Many say it was the Egyptians who invented ink. They also say paper was invented by an Egyptian, because “paper” comes from the word “papyrus” which grew abundantly in the Nile region. But recorded history shows that both writing implements—paper and ink—were invented by Chinese men. The paper inventor was T’sai-Lun and the ink inventor was Tien-Lcheu.
Egyptians are often deemed the first users of ink. And that an Egyptian was who invented ink. This is because of the common notion that paper was invented by an Egyptian. True, papyrus was in wide use in Egypt for writing in early times. But they used stylus to carve figures on papyrus instead of black ink. Stylus is a pointed thin rod. Ink was first applied using a brush made of bird’s feather. With this invention, the ink inventor simplified writing and made it so convenient. By 1200 B.C. this black liquid writing implement became popular and other people developed it further by mixing natural dyes. Some applied different colors they took from minerals and plants like berries. This was all made possible because of the breakthrough provided by the man who invented ink.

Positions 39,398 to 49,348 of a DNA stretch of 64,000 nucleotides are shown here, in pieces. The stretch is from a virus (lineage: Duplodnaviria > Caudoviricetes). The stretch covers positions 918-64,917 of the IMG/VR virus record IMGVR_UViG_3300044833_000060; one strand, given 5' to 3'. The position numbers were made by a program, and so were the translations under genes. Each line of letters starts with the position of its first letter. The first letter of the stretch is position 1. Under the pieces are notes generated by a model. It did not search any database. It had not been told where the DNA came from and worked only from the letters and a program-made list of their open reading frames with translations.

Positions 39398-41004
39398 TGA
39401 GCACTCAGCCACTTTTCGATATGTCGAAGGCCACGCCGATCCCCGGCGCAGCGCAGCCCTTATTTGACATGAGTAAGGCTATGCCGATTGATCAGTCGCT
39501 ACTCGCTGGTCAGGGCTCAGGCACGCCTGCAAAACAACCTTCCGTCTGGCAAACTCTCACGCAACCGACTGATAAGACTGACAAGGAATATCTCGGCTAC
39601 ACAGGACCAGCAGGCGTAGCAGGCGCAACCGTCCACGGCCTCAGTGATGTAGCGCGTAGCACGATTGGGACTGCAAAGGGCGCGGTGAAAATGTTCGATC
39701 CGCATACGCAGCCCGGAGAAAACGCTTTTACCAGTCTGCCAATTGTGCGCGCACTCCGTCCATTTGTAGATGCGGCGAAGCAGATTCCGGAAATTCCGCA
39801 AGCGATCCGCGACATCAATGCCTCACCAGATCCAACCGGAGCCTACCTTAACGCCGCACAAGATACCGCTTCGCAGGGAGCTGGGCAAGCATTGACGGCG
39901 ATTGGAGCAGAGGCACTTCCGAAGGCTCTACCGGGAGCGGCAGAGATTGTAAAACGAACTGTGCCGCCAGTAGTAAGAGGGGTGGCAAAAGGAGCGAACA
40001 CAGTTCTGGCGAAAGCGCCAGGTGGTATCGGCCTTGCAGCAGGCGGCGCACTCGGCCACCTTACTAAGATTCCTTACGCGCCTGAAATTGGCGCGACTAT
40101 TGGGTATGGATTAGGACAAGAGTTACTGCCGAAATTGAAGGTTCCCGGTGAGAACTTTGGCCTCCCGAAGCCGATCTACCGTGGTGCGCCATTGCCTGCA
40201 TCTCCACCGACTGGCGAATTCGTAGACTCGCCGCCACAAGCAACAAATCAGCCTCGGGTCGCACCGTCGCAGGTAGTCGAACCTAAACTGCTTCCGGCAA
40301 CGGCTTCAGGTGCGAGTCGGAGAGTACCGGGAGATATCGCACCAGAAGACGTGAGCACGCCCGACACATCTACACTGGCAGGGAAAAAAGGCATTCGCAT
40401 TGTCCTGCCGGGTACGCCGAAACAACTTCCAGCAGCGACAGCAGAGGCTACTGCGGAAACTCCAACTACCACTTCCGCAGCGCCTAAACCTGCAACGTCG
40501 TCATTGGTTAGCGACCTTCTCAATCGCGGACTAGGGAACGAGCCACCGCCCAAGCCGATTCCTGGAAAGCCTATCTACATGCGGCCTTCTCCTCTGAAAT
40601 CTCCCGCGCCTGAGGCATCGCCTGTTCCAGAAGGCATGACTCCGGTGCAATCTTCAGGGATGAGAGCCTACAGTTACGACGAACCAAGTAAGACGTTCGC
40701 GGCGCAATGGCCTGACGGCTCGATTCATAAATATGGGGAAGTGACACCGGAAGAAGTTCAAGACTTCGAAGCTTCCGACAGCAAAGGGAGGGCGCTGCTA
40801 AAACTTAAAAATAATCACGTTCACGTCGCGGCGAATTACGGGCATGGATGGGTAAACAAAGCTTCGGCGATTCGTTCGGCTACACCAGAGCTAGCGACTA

Q. How many years ago was the first successful recipe for writing ink created?
Answer: About 1,600 years ago, a popular ink recipe was created. The recipe was used for centuries. Iron salts, such as ferrous sulfate (made by treating iron with sulfuric acid), were mixed with tannin from gallnuts (they grow on trees) and a thickener. When first put to paper, this ink is bluish-black. Over time it fades to a dull brown.